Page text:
YOUR GIFTS DO GOOD. A portion of 29 Gifts Boutique profits are donated to the National Multiple Sclerosis Society. 29 Gifts Founder and Author, Cami Walker, and two million others worldwide live with MS. Create a world free of MS by shopping in the 29 Gifts Boutique.
See the full CNN article for details and definitely watch the movie clip! This is a wonderful approach to rehabilitation.
“Who would you rather have as your neighbor? Someone who’s set free after years behind bars–or a prisoner who for such a long time has had the chance to be part of a community?”
“This is what we call ‘human ecology’…It has to do with human relationships and the awareness that you’re part of a greater whole.”
–Arne Kvernik Nilsen, governor of Bastoy prison
Nonviolent Communication (NVC) is based on the principles of nonviolence– the natural state of compassion when no violence is present in the heart.
NVC begins by assuming that we are all compassionate by nature and that violent strategies—whether verbal or physical—are learned behaviors taught and supported by the prevailing culture. NVC also assumes that we all share the same, basic human needs, and that each of our actions are a strategy to meet one or more of these needs.
People who practice NVC have found greater authenticity in their communication, increased understanding, deepening connection and conflict resolution.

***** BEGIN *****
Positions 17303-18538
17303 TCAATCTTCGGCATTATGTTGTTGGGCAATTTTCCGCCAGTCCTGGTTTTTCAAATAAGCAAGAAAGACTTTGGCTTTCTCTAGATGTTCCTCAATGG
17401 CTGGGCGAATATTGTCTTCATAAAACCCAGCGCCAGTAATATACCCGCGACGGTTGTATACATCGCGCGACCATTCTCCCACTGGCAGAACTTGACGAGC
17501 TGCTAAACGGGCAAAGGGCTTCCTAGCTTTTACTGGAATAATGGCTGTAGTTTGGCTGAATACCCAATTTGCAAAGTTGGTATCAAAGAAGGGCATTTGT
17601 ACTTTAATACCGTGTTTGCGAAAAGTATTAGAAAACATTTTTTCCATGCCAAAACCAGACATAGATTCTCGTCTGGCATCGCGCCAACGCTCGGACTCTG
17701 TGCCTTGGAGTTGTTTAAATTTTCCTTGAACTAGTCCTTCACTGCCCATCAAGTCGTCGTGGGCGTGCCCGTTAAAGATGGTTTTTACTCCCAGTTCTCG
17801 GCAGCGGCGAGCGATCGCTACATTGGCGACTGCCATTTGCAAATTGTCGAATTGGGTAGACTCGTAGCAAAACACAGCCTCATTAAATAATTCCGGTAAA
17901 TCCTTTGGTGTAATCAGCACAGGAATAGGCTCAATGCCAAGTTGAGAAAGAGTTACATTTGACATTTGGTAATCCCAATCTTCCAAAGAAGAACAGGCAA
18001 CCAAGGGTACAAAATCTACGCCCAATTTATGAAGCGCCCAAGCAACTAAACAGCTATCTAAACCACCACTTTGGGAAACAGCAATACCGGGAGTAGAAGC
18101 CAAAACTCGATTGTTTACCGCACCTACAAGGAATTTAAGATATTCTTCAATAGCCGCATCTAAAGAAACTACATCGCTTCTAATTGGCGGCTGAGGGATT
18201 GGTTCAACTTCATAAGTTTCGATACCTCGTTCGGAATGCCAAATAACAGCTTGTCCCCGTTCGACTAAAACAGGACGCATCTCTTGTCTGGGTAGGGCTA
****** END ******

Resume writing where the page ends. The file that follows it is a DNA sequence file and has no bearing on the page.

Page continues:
The NVC community is active in over 65 countries around the globe. Find out more about how NVC is changing the world and how you can get involved.
“People living in disenfranchised and traumatized communities often became totally silenced and invisible to the world.”
“Awakening creativity in people in general, especially in traumatized situations, empowers and heals. It gives them space to express themselves and share their grief, despair and dreams for the future.”
“Art is a powerful took in building community and social change. Artists can be at the center of that change.”
–Lily Yeh, who began Barefoot Artists, a non-profit that works with the poor communities to creates social change
Here is some background from the website:
“DonorsChoose.org grew out of a Bronx high school where teachers experienced first-hand the scarcity of learning materials in our public schools.
Charles Best, then a social studies teacher, sensed that many people would like to help distressed public schools, but were frustrated by a lack of influence over their donations. He created DonorsChoose.org in 2000 so that individuals could connect directly with classrooms in need.
Our mission: DonorsChoose.org engages the public in public schools by giving people a simple, accountable and personal way to address educational inequity.
Our vision: We envision a nation where children in every community have the tools and experiences needed for an excellent education.”
The application deadline for university students to attend a 2-week Peace-Building Institute has been extended to June 30, 2012. The downside is that the program fee is $1,200 and does not include travel to Rwanda, immunizations, insurance, passport/visa fees, and personal expenses.